Seven years ago, inside an eighth-grade classroom at Mount Vernon Junior High School in central Los Angeles, Deborah Membreno began to imagine a life beyond the chain-link fence surrounding the concrete schoolyard. Her outlook brightened the day an adviser from a University of California outreach program visited to talk about college.
The adviser who showed up at the school, where nearly 90 percent of students qualified for free lunch, was from the university’s Early Academic Outreach Program. She argued a positive side to being poor: The government would help pay for college.
“I thought I was smart,” Membreno says. “I had good grades. But before that day I didn’t think going to college was a possibility. My friends and I thought the cost would be too great.”
Membreno’s parents were undocumented Honduran immigrants trying to eke out a living. Her mom cleaned houses in the beachfront neighborhoods of Venice and Santa Monica. Her dad worked in a clothing warehouse downtown. They were divorced. Most of the time, Membreno lived with her father in a house with 12 other people: aunts, uncles, cousins, and a few nonrelatives.
The Early Academic Outreach Program adviser gave Membreno a chart listing the standardized tests and subjects needed for admission to the University of California—history, English, math, lab science, foreign language, visual/performing arts and electives—highlighting those courses that should be taken as Honors or Advanced Placement “to increase competitiveness.” At home that afternoon, Membreno framed the chart and hung it on the wall.
“I knew what I had to do,” Membreno says.
The Early Academic Outreach Program aims to provide poor students with the benefits equivalent to those enjoyed by their affluent counterparts: individualized college counseling, help filling out applications and financial aid forms, free PSAT and SAT prep, campus visits, even enrichment classes on Saturdays and during the summer.
The program took root in 1976, after a university task force study revealed that in California underrepresented students (African American, American Indian, Chicano and Latino) were uninformed about the requirements for admission to the state’s university system. On the basis of this study, the university sought state funds to create student affirmative action programs designed to help middle and high school students prepare for college.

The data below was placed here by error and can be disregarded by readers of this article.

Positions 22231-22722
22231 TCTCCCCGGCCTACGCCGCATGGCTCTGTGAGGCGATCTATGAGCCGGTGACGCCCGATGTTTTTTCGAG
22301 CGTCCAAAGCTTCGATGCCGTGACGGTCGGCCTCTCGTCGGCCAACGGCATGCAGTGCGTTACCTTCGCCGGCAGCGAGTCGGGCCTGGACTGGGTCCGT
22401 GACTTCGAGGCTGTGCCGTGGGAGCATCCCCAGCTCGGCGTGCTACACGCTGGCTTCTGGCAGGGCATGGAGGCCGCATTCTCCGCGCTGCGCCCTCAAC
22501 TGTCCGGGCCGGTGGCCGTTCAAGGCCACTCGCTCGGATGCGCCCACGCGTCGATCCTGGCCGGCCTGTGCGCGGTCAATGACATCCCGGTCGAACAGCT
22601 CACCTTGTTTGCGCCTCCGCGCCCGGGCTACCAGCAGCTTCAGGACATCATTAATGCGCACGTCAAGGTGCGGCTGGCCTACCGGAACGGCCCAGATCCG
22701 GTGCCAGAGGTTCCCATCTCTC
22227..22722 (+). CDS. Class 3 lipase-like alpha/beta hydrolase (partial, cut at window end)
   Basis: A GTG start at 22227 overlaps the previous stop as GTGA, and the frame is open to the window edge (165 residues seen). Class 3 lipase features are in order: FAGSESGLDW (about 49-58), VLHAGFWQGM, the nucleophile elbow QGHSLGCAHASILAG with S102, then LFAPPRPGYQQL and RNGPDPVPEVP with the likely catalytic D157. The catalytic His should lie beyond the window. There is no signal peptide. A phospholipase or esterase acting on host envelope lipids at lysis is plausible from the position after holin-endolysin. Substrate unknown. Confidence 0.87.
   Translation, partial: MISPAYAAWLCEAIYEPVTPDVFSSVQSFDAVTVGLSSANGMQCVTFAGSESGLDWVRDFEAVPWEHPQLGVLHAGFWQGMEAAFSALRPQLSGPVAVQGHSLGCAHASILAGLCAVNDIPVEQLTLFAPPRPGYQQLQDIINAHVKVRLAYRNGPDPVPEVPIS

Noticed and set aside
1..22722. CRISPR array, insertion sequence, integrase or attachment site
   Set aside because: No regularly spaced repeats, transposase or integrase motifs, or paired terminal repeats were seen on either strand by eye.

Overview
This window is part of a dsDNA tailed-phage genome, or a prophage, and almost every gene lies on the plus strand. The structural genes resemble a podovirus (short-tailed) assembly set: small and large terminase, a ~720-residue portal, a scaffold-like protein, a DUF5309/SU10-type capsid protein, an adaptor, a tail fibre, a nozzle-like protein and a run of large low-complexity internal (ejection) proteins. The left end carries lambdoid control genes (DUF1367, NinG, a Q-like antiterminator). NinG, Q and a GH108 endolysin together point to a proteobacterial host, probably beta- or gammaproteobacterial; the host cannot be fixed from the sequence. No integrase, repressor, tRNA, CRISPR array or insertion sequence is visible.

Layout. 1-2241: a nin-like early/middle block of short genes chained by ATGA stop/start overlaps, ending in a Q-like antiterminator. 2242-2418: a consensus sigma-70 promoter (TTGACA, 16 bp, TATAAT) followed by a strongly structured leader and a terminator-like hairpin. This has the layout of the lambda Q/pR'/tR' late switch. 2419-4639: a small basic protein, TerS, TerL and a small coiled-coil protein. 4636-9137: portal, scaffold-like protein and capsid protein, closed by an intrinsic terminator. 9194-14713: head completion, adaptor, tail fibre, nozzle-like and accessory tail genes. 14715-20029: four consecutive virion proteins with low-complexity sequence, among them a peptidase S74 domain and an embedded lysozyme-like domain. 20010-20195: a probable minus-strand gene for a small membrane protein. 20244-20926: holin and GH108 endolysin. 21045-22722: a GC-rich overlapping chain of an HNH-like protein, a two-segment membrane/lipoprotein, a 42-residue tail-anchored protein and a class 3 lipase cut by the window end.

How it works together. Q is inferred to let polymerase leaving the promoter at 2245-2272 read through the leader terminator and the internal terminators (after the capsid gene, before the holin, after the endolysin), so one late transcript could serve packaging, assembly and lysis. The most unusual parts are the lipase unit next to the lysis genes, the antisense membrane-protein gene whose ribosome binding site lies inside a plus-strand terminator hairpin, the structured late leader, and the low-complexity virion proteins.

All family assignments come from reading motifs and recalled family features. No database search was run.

Outreach programs have since taken on renewed importance as a way to build a student body that reflects the diverse population of California. The University of California’s mission as a land grant institution, established in its 1868 charter, requires the school to “so apportion the representation of students…that all portions of the State shall enjoy equal privilege therein.”
California ordered its universities to stop considering race in admissions in 1996, after residents voted into law Prop 209, which banned the use of affirmative action in admissions decisions. Soon after, the percentage of first-year students at UC’s most competitive campuses—Berkeley and UCLA—fell sharply. The percentage of first-year African American freshmen at UC-Berkeley fell from 6.7 percent in 1995 to 3.7 percent in 1998, and at UCLA from 7.4 percent to 3.5. In the same years, the percentage of Latino and Chicano freshman at UC-Berkeley fell from 17 percent to 8 percent, and from 22 percent to 11 percent at UCLA.
In June 2013, the Supreme Court stopped short of outlawing affirmative action in Fisher v. University of Texas, but said universities must prove the use of race is necessary to create a diverse student body. In October of last year, the Supreme Court heard arguments in Schuette v. Coalition to Defend Affirmative Action, a case that will decide if a 2006 amendment to the Michigan constitution banning affirmative action at public universities is constitutional. A decision is expected in the spring.California is not the only state legally constrained from using race as a factor in admissions criteria. Eight states in total have banned racial preferences in admissions decisions. Universities nationwide fear the law will be struck down altogether, especially in light of recent Supreme Court cases reviewing affirmative action.
In the face of increased scrutiny of racial preferences, universities across the country are looking for alternate ways of creating a path to higher education for underrepresented students.